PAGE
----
ASPIRING young artists and writers attended a prize-giving ceremony to round off the 21st Henley Youth Festival.
More than 2,000 children took part in a range of activities during the two-week festival, including four nights of performances at the Kenton Theatre, workshops, sports sessions and a film screening.
Mayor Stefan Gawrysiak presented certificates and prizes to the winners of the art, photography and writing competitions at Henley Youth Centre on Sunday.
He said: Henley Youth Festival was absolutely and utterly fantastic. I think we should really thank all the people who got involved and all the young people here who entered, so well done to you all.
The competitions were open to children aged four to 18 and had a theme of Heroes.
The joint winners of the group category were Nettlebed Schools art and craft club for its project Hero Street and Charlie Hayward, from Sonning Common Primary School, who led an art class on how to draw superheroes.
Charlie, 10, said: When I got the letter at school I thought it was something bad because I was the only one who got it but when I opened it I was really happy.
Martha Collins, seven, who attends Rupert House School, won the infant category with her piece, called Grace Darling, while Nell Priestley, seven, was awarded second place and seven-year-old Matilda McCartney was third.
Isabella Nye, 11, from Shiplake, who goes to the Abbey School in Reading, won the junior category with her pastel drawing of Nelson Mandela. She said: I chose him because he died recently and he was a real hero.
Darcey Jones, eight, came second and Lily Wylie, eight, was third. Philippa Slay, 17, from Sir William Borlases Grammar School in Marlow, won the senior category for her piece, SHE.
In the writing competition, Alice Horncastle, 16, from The Henley College, won the senior section for her poem, called My Heroes.
In the junior section there were joint winners eight-year-old Emilia McLoughlin, of Trinity School, with a piece called How My Best Friend Became My Hero and Edward Pratt, eight, from Valley Road Primary School, with an essay about his great, great grandfather who died in the First World War.
The Bell Book Shop donated copies of Jane Eyre and books about Greek heroes as prizes.
The photography competition was won by Rosie Tong, 15, from Henley, for her images called Wire From The War and A Soldier of the Great War and Grace Pratt, six, for a picture called Super Monty Dog.
The 3D category was won by 10-year-old Zara Lake, from Rupert House School, for her model, called Heroes of the Sea. Sassy Kichon, 10, was second and Beau Gadsdon, seven, was third.
Claire Forno, of Gainsborough Road, Henley, who helped to organise an exhibtion of the art at the youth centre, said: It has been really interesting to see the childrens different takes on what a hero is. There was a lot of skill and joy in all the paintings.
More than 90 young musicians took part in the festival Proms. Among the performers were the Henley Festival Youth Orchestra, Gillotts School percussion group and soloists from schools and colleges.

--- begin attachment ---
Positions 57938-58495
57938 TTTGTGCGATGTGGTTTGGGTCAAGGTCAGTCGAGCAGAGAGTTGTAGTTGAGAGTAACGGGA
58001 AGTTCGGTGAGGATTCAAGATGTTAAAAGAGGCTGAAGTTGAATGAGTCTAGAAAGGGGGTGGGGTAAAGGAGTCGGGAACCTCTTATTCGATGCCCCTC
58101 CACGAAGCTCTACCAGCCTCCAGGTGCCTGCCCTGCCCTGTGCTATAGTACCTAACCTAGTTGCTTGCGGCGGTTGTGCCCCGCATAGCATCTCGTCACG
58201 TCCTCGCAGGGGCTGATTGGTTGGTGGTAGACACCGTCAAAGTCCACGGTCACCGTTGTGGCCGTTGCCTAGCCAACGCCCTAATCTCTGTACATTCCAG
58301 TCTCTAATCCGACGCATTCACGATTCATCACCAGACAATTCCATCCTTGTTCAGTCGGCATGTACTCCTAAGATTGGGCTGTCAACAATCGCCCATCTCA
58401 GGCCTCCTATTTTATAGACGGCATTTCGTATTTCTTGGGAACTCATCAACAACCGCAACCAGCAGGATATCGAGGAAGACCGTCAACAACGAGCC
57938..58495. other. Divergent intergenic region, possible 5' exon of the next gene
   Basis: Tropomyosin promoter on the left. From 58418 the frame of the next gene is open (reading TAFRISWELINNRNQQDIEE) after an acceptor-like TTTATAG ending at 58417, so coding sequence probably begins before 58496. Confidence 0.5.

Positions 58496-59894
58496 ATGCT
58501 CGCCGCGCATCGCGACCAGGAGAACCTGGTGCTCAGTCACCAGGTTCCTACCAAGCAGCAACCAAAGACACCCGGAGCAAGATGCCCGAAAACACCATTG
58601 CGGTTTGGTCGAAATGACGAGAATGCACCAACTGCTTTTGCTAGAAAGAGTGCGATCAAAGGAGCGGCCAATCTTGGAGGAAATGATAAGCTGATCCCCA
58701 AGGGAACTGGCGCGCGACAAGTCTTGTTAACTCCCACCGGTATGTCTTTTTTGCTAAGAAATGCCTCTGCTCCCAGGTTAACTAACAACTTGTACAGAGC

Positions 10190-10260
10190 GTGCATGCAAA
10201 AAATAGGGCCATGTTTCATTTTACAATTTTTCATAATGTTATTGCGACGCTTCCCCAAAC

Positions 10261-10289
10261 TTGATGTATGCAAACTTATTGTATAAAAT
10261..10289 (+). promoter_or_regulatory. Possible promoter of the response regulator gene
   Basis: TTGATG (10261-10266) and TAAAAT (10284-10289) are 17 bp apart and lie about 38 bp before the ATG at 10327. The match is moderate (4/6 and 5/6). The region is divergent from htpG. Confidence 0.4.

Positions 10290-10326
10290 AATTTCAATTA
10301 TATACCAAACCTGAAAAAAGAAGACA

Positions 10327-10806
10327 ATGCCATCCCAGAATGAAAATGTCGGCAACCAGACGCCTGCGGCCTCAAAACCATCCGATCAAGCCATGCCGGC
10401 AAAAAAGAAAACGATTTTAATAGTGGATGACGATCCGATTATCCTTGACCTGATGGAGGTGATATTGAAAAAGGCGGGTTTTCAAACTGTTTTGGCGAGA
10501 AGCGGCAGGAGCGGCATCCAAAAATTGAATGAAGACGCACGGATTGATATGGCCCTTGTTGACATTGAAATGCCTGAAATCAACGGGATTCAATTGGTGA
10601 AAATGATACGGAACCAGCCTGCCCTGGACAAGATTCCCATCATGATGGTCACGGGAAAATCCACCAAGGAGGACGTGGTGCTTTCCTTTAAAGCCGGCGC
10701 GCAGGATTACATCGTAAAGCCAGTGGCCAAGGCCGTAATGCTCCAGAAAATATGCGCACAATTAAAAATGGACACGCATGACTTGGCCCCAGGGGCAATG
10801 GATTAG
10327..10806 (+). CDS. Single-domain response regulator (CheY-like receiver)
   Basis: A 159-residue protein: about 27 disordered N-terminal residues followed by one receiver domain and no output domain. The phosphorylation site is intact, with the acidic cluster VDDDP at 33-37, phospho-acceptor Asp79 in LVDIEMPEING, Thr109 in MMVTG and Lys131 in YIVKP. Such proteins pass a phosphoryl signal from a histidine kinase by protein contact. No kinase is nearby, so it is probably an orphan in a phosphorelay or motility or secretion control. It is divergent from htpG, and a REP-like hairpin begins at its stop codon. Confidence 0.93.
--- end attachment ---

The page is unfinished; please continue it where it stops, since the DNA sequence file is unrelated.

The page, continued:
More than 150 people attended the event, which was compered by Henley College student Amy Thomson.
Tom Hart, 11, from Woodcote, played Scott Joplins The Entertainer with the Henley Festival youth string ensemble before performing a solo rendition of Pastorale by Oskar Reiding. Tom, who has been playing the violin since he was three and recently passed his grade five exam, said: I enjoyed it. I was a bit nervous before I went on but that makes you perform better.
I messed up a bit but overall it went well and it was nice to also be able to play in an orchestra.
Festival organiser Tina Jacobs said: It was really good. We probably had the most musicians we have ever had on stage and there were some amazing performances.
On Thursday last week, 60 youngsters performed in Henley Youth Festival Entertain, which showcased a range of talents including singing, dancing, acting and poetry.
It was the first festival appearance for singer-songwriter Matt Maltese, 18, from Sonning Eye, who is to release his song Cover My Wounds as a single on April 21.
Matt, who is studying A level music, English and maths at The Henley College, said: I was encouraged to take part in the festival by a teacher at college.
Its a great thing because its an opportunity for everybody to play and its nice for the younger children who maybe dont have experience of performing.
Matt, who has played the piano since he was seven and has been songwriting since the age of 13, has a place to study English literature at Kings College, London, in September and plans to keep writing music.
Other performers included Sam Beattie, 11, and his eight-year-old sister Milly and Capucine English, eight, who read a poem called Steve The Super Hero.
Liz Marshall, one of the organisers, said: What I thought was amazing was the age range, right from the tiny tots all the way up to performers like Matt who is at the top of his game.
This year we wanted to encourage a more diverse group of children because sometimes they think if they arent properly trained they cant take part.
Henley Youth Festival Dance took place on Friday night and on Saturday there was a new event, Sing, which featured the Henley Youth Festival chorus, made up of The Henley College choir, Gillotts School choir and Shiplake College choir, as well as solo performers.
Directed by Benjamin Goodson, the 48-strong choir sang The Salley Gardens, Panis Angelicus, The Rhythm of Life and Mamma Mia by Abba.
Mrs Jacobs added: Henley Youth Festival found a new energy in its 21st year with new events, volunteers, sponsors and a new website. A record number of young people got involved in organising and staffing the festival, which is fantastic and something we want to encourage next year.